Study: Pesticides In Fruits And Vegetables Can Lead To Obesity, Malnourishment

According to a recent study, pesticides in fruits and vegetables can cause obesity or malnourishment. Read on to know more.  

Navya Kharbanda
Written by: Navya KharbandaPublished at: Aug 31, 2021Updated at: Aug 31, 2021
Study: Pesticides In Fruits And Vegetables Can Lead To Obesity, Malnourishment

Are pesticides used in vegetables are fruits harmful for your health? According to a recent study, yes. After conducting a study, the researchers of McMaster University got to know that commonly used pesticide can affect obesity rates in the world. The results of this study were published in the journal 'Nature Communications'. Their reaserch showed that chlorpyrifos, which is a pesticide banned in Canada, used to clean fruits and vegetables can restrict the body from burning calories, causing weight gain. This study was done on mice to know as to how pesticides can affect metabolism, weight gain, and obesity. The scientists came to this conclusion after studying 34 commonly used pesticides and herbicides in brown fat cells and testing the impact of chlorpyrifos in mice that were fed high-calorie diets.

Senior author Gregory Steinberg, professor of medicine and co-director of the Centre for Metabolism, Obesity, and Diabetes Research at McMaster said, "Lifestyle changes around diet and exercise rarely lead to sustained weight loss." He also said that, “We think part of the problem may be this intrinsic dialing back of the metabolic furnace by chlorpyrifos.”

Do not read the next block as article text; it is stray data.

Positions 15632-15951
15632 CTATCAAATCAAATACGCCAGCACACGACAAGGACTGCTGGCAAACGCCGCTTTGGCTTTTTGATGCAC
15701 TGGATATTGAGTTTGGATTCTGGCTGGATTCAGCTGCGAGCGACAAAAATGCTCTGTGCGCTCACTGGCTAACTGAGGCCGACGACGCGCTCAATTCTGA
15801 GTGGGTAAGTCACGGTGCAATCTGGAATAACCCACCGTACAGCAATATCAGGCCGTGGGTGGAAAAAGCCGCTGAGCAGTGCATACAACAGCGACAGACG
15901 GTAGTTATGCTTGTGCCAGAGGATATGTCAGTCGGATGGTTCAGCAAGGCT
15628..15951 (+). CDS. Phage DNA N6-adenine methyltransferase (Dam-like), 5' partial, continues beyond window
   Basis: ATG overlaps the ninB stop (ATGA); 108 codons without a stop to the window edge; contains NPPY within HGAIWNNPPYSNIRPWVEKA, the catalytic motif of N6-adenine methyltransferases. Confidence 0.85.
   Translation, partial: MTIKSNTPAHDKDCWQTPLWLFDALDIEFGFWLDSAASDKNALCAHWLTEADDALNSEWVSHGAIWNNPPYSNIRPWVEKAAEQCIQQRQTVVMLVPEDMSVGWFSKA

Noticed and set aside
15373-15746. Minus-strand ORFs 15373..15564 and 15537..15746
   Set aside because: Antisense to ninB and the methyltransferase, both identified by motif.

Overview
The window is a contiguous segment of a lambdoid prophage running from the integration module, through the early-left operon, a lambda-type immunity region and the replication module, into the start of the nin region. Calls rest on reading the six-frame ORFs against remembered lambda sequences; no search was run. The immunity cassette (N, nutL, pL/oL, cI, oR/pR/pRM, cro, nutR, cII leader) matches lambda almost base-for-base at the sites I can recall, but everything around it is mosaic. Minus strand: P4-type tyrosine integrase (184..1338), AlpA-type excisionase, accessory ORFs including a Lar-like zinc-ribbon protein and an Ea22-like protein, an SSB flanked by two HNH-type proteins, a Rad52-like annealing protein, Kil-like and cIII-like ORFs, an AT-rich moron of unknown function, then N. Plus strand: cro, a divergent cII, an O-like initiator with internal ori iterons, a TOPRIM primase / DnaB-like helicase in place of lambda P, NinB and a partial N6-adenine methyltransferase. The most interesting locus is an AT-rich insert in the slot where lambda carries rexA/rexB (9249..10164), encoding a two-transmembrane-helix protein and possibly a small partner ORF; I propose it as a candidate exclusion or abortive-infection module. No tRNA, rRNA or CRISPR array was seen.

Image source: TOI

The researchers found out that chlorpyrifos can affect the normal function of brown fat cells. Instead of burning calories, exposure to the pesticide can make mice more likely to store extra calories, which can directly lead to weight gain and obesity. As per the data, obesity is the root cause of 4.7 million premature deaths every year. This health problem is also a huge risk factor for many leading causes of death, such as cardiovascular disease, stroke, diabetes, and many types of cancer.

Also read: Harmful Effects of Pesticides in Fruits and Vegetables

Researcher Steinberg said, "Brown fat is the metabolic furnace in our body, burning calories, unlike normal fat that is used to store them." He further added, “This generates heat and prevents calories from being deposited on our bodies as normal white fat. We know brown fat is activated during cold and when we eat." Although, the study was conducted on mice, the researchers say that these results are also possible in human metabolisms. The researchers explained that a weight gain of five pounds every year can significantly  increase the risk of obesity.

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